Nevertheless while the facts of ethnic cleansing are difficult to contest, it is difficult to argue that the surge did not eventually provide security by simply separating the warring communities and factions. The ‘Position Joint Security Stations, Combat Outposts, and Patrol Bases in the neighbourhoods’ according to Petraeus were ‘essential to securing the people and defeating the insurgents.’ This would not have occurred if U.S. soldiers had not ‘moved off their big bases’ into the muhallas. This to some extent protected warring communities from inflicting further damage on each other. Similarly as Dodge contends the overt focus by scholars on the presence of U.S soldiers in the muhallas attempting to contain violence frequently overlooks the crucial military operations (Phantom Thunder and Phantom Strike) under General Odierno and Petraeus which attended to the chief death-squads, extremists, and terrorists perpetrating the ethnic cleansing between and within communities in Baghdad. While he did not resolve the root causes of ethnic cleansing, Petraeus’s COIN strategy certainly addressed the immediate causes of the ethnic cleansing.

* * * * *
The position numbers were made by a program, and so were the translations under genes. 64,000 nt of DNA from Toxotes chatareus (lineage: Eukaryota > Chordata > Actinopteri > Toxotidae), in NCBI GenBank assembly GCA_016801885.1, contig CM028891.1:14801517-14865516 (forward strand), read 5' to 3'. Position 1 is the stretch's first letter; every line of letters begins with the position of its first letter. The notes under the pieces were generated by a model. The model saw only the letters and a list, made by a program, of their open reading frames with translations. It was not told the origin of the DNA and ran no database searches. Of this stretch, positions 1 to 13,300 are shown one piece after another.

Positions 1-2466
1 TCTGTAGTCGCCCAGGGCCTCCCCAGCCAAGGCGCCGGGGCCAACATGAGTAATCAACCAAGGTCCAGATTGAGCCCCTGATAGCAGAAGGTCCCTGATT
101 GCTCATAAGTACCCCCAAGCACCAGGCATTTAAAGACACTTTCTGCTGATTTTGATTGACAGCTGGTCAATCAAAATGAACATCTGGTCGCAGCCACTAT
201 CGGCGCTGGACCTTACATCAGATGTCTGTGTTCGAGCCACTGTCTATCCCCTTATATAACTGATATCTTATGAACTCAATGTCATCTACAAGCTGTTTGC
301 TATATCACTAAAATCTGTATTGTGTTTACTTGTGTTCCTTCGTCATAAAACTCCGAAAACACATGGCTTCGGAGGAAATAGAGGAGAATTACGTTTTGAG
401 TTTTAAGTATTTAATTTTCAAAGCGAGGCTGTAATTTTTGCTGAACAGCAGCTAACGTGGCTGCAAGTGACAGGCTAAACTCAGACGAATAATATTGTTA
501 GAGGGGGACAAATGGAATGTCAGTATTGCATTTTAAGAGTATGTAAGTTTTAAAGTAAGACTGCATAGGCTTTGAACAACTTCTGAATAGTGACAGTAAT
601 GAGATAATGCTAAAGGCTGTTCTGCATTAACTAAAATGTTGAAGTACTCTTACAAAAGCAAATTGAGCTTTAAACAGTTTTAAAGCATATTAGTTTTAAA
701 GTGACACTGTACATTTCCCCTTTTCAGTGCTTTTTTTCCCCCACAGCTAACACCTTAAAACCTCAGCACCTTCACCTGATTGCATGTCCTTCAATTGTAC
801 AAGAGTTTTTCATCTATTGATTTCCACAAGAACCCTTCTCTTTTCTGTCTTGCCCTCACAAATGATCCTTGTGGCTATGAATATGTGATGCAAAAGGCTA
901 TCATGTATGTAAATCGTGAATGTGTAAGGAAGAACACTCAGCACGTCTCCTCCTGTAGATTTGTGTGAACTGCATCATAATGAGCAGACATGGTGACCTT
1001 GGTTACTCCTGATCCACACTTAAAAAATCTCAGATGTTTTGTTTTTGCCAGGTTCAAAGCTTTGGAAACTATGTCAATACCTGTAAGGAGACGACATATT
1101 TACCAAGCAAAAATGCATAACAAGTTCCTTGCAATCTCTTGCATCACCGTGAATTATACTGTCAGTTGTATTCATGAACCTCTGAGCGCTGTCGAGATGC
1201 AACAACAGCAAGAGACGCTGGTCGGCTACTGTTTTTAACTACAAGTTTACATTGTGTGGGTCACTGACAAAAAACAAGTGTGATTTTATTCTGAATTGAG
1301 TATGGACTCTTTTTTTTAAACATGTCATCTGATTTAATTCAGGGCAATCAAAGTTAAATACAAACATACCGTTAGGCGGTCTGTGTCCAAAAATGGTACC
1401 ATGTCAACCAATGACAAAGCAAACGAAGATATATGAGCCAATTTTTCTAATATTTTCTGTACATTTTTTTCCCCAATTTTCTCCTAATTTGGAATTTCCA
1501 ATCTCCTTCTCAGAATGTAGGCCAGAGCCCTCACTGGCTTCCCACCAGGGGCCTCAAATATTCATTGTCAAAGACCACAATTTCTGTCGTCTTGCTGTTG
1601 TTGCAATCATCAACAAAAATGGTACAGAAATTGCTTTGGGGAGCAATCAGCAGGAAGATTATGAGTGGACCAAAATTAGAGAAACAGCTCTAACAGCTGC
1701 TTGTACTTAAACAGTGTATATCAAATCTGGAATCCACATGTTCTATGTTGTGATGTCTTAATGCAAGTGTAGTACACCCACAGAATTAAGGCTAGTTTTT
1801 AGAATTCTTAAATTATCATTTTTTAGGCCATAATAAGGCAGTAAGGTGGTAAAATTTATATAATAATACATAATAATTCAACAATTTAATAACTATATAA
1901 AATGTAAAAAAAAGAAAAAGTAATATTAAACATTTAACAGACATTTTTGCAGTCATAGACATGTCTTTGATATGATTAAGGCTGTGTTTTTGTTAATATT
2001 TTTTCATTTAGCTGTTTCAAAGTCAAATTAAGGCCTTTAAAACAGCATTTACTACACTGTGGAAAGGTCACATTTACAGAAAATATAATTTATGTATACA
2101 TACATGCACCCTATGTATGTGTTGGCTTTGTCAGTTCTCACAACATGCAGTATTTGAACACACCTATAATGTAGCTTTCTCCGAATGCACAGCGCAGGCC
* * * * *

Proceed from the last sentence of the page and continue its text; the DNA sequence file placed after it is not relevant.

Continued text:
It is important to remember the delay in deploying the surge was primarily the responsibility of the Bush administration which ignored Crisis Group and the Iraq Study Group which emphasised ‘the necessity of changing policy in Iraq’ before the civil war broke out. Within the time frame of Fardh al-Qanoon this adjustment to military strategy by Petraeus did not worsen the civil war. It improved security, targeted perpetrators of violence and it opened up an opportunity for political dialogue.